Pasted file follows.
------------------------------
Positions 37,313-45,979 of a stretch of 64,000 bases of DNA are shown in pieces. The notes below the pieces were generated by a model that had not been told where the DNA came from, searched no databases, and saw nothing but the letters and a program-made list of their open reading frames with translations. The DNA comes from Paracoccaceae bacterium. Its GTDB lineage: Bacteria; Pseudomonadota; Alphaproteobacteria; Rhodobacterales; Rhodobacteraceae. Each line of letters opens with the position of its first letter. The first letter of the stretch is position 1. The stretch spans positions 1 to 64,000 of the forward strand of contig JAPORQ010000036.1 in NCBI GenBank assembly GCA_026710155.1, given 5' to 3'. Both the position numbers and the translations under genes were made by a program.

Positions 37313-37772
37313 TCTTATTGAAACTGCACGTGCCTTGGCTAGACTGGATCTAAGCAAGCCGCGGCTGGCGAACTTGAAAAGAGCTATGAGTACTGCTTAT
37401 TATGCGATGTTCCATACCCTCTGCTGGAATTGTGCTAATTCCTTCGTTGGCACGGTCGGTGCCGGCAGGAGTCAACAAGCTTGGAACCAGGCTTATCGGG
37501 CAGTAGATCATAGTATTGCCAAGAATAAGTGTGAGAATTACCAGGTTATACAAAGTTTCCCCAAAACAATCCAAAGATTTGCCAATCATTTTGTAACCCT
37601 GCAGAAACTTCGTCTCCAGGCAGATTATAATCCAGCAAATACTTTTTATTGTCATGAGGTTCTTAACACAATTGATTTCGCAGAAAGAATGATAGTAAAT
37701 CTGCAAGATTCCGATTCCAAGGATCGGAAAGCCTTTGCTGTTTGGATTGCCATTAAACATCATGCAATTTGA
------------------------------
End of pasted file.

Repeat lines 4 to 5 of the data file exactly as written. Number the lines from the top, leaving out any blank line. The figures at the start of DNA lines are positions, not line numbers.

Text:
37401 TATGCGATGTTCCATACCCTCTGCTGGAATTGTGCTAATTCCTTCGTTGGCACGGTCGGTGCCGGCAGGAGTCAACAAGCTTGGAACCAGGCTTATCGGG
37501 CAGTAGATCATAGTATTGCCAAGAATAAGTGTGAGAATTACCAGGTTATACAAAGTTTCCCCAAAACAATCCAAAGATTTGCCAATCATTTTGTAACCCT